What you watch on YouTube could soon determine what tops the music charts.
From Friday in the UK, streams of recorded music videos online will count towards a song's position in the UK's top hits. But if the change hits New Zealand, even the most unlikely tunes could be back on the charts.
For instance, almost 50 years after its release, The Beatles' hit Let It Be is back on the top 40 charts around the world. The comeback follows Paul McCartney's appearance on Carpool Karaoke with James Corden last week.
- YouTube takes down 'violent' music videos
- YouTube star Jamie Curry comes out, announces engagement in emotional new video
- Suspicious YouTube account makes headlines with another 'time traveller', this one allegedly from 6491
Since McCartney's appearance, there's been a surge in online streaming of the song, which already influences what hits the charts.
The new move in the UK will include all video streams and downloads in the UK - as long as they are an official video accessed via YouTube, Apple, Tidal or Spotify.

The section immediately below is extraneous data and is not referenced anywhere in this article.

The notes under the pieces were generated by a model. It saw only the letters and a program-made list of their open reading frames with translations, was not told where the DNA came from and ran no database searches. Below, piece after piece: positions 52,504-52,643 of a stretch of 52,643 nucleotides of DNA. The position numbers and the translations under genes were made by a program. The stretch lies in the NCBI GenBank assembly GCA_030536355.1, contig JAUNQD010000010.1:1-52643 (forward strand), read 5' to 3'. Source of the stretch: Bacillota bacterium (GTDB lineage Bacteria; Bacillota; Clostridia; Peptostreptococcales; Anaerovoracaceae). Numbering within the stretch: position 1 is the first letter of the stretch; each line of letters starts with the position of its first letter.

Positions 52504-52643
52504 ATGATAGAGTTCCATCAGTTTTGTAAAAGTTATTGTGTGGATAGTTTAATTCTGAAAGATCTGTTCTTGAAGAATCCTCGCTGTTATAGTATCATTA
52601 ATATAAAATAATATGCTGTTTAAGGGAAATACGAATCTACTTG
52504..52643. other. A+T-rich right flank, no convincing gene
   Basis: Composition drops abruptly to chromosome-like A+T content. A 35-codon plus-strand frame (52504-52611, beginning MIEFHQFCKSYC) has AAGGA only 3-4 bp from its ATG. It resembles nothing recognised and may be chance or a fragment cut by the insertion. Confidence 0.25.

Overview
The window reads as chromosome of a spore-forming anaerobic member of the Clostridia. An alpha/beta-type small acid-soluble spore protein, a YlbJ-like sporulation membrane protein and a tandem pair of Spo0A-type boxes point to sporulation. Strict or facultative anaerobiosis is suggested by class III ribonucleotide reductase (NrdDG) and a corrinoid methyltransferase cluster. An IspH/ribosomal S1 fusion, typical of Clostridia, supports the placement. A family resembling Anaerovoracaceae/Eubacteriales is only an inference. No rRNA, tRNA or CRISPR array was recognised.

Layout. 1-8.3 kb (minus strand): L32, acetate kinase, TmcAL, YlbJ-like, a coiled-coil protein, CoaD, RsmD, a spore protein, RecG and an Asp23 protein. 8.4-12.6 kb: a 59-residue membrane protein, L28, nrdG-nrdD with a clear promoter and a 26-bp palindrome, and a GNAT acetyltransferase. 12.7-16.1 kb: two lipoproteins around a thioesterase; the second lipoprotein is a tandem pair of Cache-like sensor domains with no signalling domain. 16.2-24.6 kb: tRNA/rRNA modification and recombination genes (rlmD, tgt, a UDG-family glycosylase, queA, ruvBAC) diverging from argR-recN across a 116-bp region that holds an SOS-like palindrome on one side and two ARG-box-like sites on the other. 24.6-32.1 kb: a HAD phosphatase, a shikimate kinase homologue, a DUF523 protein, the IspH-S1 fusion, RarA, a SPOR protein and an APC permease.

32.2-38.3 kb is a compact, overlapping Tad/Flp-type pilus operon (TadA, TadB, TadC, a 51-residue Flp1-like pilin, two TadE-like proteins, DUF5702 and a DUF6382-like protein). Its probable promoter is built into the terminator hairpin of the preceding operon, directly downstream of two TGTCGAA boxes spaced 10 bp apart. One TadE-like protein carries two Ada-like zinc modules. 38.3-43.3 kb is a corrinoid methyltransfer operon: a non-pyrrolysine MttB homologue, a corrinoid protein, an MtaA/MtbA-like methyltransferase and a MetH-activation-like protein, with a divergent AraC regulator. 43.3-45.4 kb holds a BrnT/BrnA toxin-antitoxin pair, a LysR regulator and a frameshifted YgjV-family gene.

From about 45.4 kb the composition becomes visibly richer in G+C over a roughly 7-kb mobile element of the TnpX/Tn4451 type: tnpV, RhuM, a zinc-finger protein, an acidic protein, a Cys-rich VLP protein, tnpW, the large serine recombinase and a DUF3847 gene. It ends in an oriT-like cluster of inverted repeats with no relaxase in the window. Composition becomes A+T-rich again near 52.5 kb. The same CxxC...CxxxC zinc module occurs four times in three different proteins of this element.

Damian Vaughan, chief executive of New Zealand licensing organisation Recorded Music thinks it's a "great idea".
"What we listen to online definitely has a big influence," he told Newshub.
But Mr Vaughan concedes the charts wouldn't always reflect the best music, because some people watch YouTube for the video rather than the song.
Videos that don't include an official recording won't count, so no matter how many views a clip like New Zealand's recent botched national anthem at the weekend gets, it won't make the charts.
YouTube clicks could influence New Zealand's music charts as early as next week.